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recommendations for an anti-virus software
Thread poster: Manuela Junghans

Corinne Maska  Identity Verified
United States
Local time: 23:41
Member
English to French
+ ...
AVIRA Jan 15, 2017

Avira is the best to my knowledge

 

Oliver Walter  Identity Verified
United Kingdom
Local time: 04:41
Member (2005)
German to English
+ ...
three good ones, and your brain! Jan 15, 2017

The anti-virus software that seems to be best, to judge from the comments and reviews I have seen in the computer (or consumer) press, is Kaspersky, Avira and AVG. And, of course, your computer should also have a good firewall that monitors both incoming and outgoing connections; I use ZoneAlarm which I like because reviews said it is a good firewall, and it has (but not in the latest versions) a traffic meter which shows, on the taskbar, an approximate indication of the movement of data into or... See more
The anti-virus software that seems to be best, to judge from the comments and reviews I have seen in the computer (or consumer) press, is Kaspersky, Avira and AVG. And, of course, your computer should also have a good firewall that monitors both incoming and outgoing connections; I use ZoneAlarm which I like because reviews said it is a good firewall, and it has (but not in the latest versions) a traffic meter which shows, on the taskbar, an approximate indication of the movement of data into or out from the computer. (I think the Windows firewall in Windows XP can only monitor incoming connections and later ones can do both directions.)

In my experience the most important anti-virus protection is the one inside your head, i.e. your brain! Unfortunately, your first reaction to any email must always be to ask "Is this really what it claims to be?" I often receive emails that say something about an order or a delivery and ask me to look at the attachment for details. I think such an attachment (typically a .exe, .zip or .docm file) usually contains a virus and I never open (i.e. execute) them. I occasionally download one from the email to my computer, find it with the file (Windows) explorer, right click it and select "Scan with AVG" from the pop-up menu. The anti-virus will then often report that it contains a virus, e.g.:
VBS/Downloader.Agent.24_2 or
Trojan horse Crypt5.TLG or
Trojan horse Generic_s.EVL
That last one was in an email I received on 23 June 2015, but was not recognised by AVG until its database update on 25 June.
(Yes, I keep a little information about a few of these, as a kind of museum of [attempted] crime.)
Of course, once I have done the scan with the anti-virus I then delete the downloaded file, taking extra care that I don't accidentally execute it by double clicking.

Example "Subject:" lines of these emails are:
A/C 0000013036 - Overdue Invoice
Your Google invoice is ready
Thank you for scheduling your online payment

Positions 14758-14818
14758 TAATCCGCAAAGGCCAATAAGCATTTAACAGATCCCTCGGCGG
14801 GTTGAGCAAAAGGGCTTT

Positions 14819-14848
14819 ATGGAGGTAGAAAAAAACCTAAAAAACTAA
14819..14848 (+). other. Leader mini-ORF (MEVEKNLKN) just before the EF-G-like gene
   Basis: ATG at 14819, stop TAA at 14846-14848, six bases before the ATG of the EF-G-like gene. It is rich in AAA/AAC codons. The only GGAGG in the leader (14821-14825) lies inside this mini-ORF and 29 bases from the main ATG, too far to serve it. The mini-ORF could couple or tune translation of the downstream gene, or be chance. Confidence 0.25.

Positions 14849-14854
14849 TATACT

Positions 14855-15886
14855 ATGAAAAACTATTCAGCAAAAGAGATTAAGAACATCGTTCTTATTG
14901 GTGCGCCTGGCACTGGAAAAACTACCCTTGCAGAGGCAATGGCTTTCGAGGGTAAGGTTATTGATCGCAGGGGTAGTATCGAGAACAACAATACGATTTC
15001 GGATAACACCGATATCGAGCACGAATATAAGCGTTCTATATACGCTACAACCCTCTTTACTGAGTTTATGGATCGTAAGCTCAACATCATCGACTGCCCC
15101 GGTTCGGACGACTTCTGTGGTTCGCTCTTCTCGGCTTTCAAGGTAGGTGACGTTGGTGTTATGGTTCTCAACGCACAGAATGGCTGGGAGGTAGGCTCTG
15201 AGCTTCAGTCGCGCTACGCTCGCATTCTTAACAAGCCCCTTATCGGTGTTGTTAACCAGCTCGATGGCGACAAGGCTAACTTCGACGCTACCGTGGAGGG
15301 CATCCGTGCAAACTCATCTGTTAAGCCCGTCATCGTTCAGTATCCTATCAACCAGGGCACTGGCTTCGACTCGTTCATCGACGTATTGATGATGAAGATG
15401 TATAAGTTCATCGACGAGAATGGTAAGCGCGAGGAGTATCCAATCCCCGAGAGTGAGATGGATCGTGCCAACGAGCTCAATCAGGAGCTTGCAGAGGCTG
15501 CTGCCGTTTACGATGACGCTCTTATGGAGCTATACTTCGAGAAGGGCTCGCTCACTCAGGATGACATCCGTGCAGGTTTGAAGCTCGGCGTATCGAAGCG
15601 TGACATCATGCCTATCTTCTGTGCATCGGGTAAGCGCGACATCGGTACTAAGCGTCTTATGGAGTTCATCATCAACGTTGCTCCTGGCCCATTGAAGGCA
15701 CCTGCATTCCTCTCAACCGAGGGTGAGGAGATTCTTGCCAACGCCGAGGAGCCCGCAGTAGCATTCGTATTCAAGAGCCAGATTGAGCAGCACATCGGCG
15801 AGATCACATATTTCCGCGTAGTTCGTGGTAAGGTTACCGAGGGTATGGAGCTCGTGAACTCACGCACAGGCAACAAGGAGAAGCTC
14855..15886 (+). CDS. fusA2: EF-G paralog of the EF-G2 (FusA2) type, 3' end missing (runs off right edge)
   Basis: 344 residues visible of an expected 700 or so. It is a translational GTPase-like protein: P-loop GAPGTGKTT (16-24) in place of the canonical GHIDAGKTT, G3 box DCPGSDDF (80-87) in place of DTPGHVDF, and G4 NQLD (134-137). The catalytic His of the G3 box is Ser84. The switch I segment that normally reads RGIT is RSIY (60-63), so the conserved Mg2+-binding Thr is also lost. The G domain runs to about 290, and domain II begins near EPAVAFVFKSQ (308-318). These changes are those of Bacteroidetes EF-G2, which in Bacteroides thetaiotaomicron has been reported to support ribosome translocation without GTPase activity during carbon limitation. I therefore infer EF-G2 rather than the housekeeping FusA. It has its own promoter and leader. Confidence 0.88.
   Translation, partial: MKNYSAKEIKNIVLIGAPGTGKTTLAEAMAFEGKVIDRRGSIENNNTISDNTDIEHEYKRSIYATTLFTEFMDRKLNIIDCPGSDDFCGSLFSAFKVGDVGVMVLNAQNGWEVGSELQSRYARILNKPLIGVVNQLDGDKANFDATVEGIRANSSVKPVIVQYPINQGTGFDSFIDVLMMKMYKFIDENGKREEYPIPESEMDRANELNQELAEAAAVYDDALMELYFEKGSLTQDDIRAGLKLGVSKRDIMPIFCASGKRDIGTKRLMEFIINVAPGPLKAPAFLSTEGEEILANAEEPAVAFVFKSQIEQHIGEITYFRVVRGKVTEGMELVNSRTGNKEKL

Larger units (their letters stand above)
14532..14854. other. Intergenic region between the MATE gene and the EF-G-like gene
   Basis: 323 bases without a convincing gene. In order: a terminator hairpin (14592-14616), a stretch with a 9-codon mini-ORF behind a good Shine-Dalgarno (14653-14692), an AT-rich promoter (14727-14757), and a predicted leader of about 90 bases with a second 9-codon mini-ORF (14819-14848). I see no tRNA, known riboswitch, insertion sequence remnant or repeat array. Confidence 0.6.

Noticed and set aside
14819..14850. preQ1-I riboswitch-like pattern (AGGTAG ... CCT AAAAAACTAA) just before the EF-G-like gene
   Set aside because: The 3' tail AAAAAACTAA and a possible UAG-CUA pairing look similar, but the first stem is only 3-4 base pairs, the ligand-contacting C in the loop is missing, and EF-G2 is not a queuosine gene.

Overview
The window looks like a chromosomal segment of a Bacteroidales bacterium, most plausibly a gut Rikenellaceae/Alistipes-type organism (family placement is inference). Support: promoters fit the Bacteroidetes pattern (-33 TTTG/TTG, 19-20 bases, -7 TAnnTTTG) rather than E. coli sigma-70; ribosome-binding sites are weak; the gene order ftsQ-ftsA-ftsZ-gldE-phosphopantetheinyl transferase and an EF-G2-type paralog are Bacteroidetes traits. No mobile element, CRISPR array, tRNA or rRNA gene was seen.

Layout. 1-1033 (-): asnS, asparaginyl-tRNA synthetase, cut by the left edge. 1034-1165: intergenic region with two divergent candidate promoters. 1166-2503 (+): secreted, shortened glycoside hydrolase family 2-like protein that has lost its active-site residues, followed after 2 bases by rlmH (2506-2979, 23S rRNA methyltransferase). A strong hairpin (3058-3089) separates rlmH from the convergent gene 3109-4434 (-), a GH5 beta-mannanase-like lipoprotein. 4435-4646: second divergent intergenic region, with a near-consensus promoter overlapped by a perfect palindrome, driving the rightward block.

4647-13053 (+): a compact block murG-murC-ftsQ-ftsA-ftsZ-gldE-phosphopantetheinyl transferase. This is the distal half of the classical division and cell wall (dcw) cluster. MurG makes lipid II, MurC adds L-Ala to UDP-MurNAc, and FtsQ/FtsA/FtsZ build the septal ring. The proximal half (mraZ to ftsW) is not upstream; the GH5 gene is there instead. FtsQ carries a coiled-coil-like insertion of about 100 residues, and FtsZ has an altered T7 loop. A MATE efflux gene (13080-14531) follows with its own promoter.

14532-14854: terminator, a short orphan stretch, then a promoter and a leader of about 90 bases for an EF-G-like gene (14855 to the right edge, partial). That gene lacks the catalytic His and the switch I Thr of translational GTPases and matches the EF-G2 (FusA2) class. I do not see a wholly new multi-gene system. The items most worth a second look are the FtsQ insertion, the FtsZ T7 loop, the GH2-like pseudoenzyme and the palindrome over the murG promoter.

You have received a voice mail
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Maija Cirule  Identity Verified
Latvia
Local time: 06:41
German to English
+ ...
In my book Jan 16, 2017

the best antivirus available is ESET NOD32 antivirus. I have tried McAfee (a sheer nightmare and uninstallable to boot), Kaspersky, and Norton and do not like them.

 

DZiW
Ukraine
English to Russian
+ ...
Defender vs. Others Jan 16, 2017

The problem is the initial and primary WD goal is still 'anti-piracy', not a comprehensive anti-malware protection; although it's getting better, this is rather awkward and limited for more demanding/advanced users.

On the other hand, if your workflow and habits are moderately safe (UAC, VPN, occasionally installing certified software and working behind a robust hardware router), then it could be an optimal/baseline solution, because it's not too hassling, yet still annoying.
... See more
The problem is the initial and primary WD goal is still 'anti-piracy', not a comprehensive anti-malware protection; although it's getting better, this is rather awkward and limited for more demanding/advanced users.

On the other hand, if your workflow and habits are moderately safe (UAC, VPN, occasionally installing certified software and working behind a robust hardware router), then it could be an optimal/baseline solution, because it's not too hassling, yet still annoying.

As for me. the big problem is (1) data leakage threats (requires zero-day-aware HIPS and a strong firewall), the real system prevention (2) as a sandbox, and (3) all the Internet input/output rules (which software could do what), that's why WD w/firewall is no option.

https://answers.microsoft.com/en-us/windows/forum/windows_10-security/windows-10-windows-defender-vs-other-third-party/37c133c8-c779-4336-b48a-4390dbcc5ba1
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